While promoting his book, Rick Siggins offers some interesting insights into assessment and how it can benefit and motivate learning. The simple Q&A format makes for a relatively quick read. There is a little bit of edspeak that has to be sifted but there is definitely some value in Stiggins’ responses. Among them is a criticism of standardized testing’s value, which is interesting since the Assessment Training Institute (ATI), founded by Stiggins, is owned by Pearson, purveyor of all manner of tests and assessments. Nevertheless, involving students in ongoing self-assessment, devaluation of ranking and sorting, promoting the belief that learning success is within reach, and the need for a newer, better vision of assessment for learning are all worthy ideas to read. Far and away the best line of the piece, “We have been stuck for decades in a 1950s vision of excellence in assessment that never was excellent.” The piece successfully made me keen on the book.

  • Maybe we’re not afraid: on Edtech’s inability to imagine the futureA Long View on Education blog – Benjamin Doxtdator  (25 minute read)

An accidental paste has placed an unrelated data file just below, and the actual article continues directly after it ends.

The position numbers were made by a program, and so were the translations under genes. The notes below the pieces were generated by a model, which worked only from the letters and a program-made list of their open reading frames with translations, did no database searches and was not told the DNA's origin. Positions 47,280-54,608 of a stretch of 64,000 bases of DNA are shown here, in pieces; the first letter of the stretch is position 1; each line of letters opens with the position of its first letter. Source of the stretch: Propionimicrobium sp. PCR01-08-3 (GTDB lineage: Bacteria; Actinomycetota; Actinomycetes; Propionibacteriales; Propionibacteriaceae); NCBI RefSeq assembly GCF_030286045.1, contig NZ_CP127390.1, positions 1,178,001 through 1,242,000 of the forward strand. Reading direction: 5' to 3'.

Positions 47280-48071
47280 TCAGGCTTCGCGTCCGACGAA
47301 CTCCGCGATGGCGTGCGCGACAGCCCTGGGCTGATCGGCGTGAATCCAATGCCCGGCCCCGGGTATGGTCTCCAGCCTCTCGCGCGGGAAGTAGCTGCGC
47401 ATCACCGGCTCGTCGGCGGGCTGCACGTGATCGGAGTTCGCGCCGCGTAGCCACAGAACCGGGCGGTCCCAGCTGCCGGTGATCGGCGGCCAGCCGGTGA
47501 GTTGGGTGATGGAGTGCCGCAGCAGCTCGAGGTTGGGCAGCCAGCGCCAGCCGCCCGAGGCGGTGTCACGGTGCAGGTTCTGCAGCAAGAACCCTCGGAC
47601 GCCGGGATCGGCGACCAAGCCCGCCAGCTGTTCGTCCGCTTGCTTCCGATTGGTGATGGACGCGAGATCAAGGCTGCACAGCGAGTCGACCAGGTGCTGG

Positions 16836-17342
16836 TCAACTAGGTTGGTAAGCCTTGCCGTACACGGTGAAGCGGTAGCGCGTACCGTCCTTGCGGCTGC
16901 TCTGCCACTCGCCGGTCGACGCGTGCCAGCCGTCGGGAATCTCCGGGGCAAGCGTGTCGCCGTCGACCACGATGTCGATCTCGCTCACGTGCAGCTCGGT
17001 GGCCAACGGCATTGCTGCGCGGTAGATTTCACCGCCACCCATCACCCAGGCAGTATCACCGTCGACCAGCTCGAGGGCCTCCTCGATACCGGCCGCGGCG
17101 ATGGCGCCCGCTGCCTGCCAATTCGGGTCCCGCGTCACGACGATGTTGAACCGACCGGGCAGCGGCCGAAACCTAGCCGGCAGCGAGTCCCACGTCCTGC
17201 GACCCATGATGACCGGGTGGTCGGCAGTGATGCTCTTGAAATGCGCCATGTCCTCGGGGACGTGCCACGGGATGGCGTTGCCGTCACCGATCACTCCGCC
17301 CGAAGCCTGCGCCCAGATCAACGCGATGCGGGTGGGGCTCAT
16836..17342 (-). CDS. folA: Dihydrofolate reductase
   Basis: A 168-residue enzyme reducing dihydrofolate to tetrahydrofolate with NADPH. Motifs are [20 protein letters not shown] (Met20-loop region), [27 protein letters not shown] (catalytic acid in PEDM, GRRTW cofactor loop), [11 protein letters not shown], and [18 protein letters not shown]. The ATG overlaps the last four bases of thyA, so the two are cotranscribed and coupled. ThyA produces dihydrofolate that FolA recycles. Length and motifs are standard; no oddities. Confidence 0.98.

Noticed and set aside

Of this week’s selections, this is definitely the deep dive. Full of all kinds of wonderful wonky references and research, Doxtador interrogates the educational trope of the technophobe teacher. While I am not saying that those educators do not exist, it has always struck me as a far too simplistic assessment. Similarly, not all hard-charging, techno-evangelist teachers are models of innovation or even good teaching. The post has sweep and ambition, as it critically examines some of the dominant narratives of at the intersection of education, technology, and mercantilism. There are so many great references packed into this piece and the list of issues edtech should be addressing is excellent. It may not be for everybody but it is certainly one of the more thought-provoking things I have read in recent weeks. It cuts through a lot of propagandist noise.

As always thanks for supporting this newsletter.

Education Evolutions Newsletter #26


sas-ipad flickr photo by zandwacht shared under a Creative Commons ( BY-NC ) license

This is a short eclectic mix of articles that may even have a slightly contradictory flavor. For me, that might be all the more reason why you might want to give them each a look. Plus, they are short. So don’t let the poetry article scare you off.

Education Evolutions:

Select Readings on Teaching and Learning in the Digital Age

Here are three curated articles about education, technology, and evolutions in teaching.

  • Tech Bigwigs Know How Addictive Their Products Are. Why Don’t the Rest of Us?Wired – Adam Alter  (13 minute watch)